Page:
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Poor Miss Finch

Nugent puzzles Madame Pratolungo
I WAS far from sharing Lucilla's opinion of Nugent Dubourg. His enormous self-
confidence was, to my mind, too amusing to be in the least offensive. I liked the spirit
and gaiety of the young fellow. He came much nearer than his brother did to my ideal of
the dash and resolution which ought to distinguish a man on the right side of thirty. So far
as my experience of them went, Nugent was (in the popular English phrase) good
company--and Oscar was not. My nationality leads me to attach great importance to
social qualities. The higher virtues of a man only show themselves occasionally on
compulsion, His social qualities come familiarly in contact with us every day of our lives.
I like to be cheerful: I am all for the social qualities.
There was one little obstacle in those early days, which set itself up between my
sympathies and Nugent.
I was thoroughly at a loss to understand the impression which Lucilla had produced on
him.
The same constraint which had, in such a marked manner, subdued him at his first
interview with her, still fettered him in the time when they became better acquainted with
one another. He was never in high spirits in her presence. Mr. Finch could talk him down
without difficulty, if Mr. Finch's daughter happened to be by. Even when he was
vaporing about himself, and telling us of the wonderful things he meant to do in Painting,
Lucilla's appearance was enough to check him, if she happened to come into the room.
On the first day when he showed me his American sketches (I define them, if you ask my
private opinion, as false pretenses of Art, by a dashing amateur)--on that day, he was in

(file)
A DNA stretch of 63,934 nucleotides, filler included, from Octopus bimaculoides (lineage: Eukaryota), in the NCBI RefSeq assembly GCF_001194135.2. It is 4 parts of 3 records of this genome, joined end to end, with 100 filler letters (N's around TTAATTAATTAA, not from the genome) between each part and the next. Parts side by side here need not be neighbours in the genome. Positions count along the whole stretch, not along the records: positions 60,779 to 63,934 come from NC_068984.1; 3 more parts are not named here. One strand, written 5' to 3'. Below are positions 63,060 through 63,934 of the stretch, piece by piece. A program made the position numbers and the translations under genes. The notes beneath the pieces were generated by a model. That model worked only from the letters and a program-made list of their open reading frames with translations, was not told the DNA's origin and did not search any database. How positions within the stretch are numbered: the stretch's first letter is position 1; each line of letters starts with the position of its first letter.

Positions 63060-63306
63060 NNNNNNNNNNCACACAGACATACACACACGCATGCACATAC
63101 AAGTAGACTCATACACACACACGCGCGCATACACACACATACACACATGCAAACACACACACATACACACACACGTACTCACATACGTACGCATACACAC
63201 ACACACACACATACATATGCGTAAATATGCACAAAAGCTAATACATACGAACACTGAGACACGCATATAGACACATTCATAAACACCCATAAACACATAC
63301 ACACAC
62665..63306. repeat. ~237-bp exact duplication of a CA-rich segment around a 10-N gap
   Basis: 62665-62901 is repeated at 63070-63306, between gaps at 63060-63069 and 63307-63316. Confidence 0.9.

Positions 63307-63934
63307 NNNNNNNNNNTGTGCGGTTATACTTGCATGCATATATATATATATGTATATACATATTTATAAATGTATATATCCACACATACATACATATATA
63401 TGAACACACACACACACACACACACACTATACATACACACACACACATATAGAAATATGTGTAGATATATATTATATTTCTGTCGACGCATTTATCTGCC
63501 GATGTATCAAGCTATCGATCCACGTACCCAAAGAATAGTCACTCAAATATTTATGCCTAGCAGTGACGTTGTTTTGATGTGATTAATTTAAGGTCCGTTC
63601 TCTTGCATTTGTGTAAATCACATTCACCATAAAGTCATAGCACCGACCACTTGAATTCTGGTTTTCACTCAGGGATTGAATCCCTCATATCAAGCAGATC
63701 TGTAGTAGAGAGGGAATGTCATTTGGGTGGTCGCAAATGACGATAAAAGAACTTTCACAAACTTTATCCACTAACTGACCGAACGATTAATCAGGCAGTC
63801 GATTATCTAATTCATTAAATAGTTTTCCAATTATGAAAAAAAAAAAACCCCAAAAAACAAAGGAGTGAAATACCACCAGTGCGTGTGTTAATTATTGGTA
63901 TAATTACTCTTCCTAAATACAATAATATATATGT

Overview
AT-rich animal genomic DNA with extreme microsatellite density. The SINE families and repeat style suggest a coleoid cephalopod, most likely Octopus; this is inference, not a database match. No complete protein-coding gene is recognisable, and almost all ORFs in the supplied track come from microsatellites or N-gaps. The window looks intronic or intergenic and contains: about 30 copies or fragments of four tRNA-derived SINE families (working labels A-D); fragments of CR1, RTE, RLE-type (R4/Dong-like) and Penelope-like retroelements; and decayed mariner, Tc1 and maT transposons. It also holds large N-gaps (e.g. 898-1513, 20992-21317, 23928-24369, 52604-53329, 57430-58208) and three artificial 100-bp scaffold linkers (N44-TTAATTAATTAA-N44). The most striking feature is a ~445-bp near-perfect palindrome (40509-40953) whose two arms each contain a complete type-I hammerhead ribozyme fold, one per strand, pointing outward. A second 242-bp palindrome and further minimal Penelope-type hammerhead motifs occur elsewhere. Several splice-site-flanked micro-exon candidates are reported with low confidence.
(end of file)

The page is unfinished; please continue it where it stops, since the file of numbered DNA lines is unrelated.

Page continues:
full flow; marching up and down the room, smacking his forehead, and announcing
himself quite gravely as "the coming man" in landscape painting.
"My mission, Madame Pratolungo, is to reconcile Humanity and Nature. I propose to
show (on an immense scale) how Nature (in her grandest aspects) can adapt herself to the
spiritual wants of mankind. In your joy or your sorrow, Nature has subtle sympathies
with you, if you only know where to look for them. My pictures--no! my poems in color--
will show you. Multiply my works, as they certainly will be multiplied, by means of
prints--and what does Art become in my hands? A Priesthood! In what aspect do I
present myself to the public? As a mere landscape painter? No! As Grand Consoler!" In
the midst of this rhapsody (how wonderfully he resembled Oscar in his bursts of
excitement while he was talking!)--in the full torrent of his predictions of his own coming
greatness, Lucilla quietly entered the room. The "Grand Consoler" shut up his portfolio;
dropped Painting on the spot; asked for Music, and sat down, a model of conventional
propriety, in a corner of the room. I inquired afterwards, why he had checked himself
when she came in. "Did I?" he said. "I don't know why." The thing was really
inexplicable. He honestly admired her--one had only to notice him when he was looking
at her to see it. He had not the faintest suspicion of her dislike for him--she carefully
concealed it for Oscar's sake. He felt genuine sympathy for her in her affliction--his mad
idea that her sight might yet be restored, was the natural offspring of a true feeling for
her. He was not unfavorable to his brother's marriage--on the contrary, he ruffled the
rector's dignity (he was always giving offense to Mr. Finch) by suggesting that the
marriage might be hastened. I heard him say the words myself:--"The church is close by.
Why can't you put on your surplice and make Oscar happy to-morrow, after breakfast?"
More even than this, he showed the most vivid interest--like a woman's interest rather
 
 
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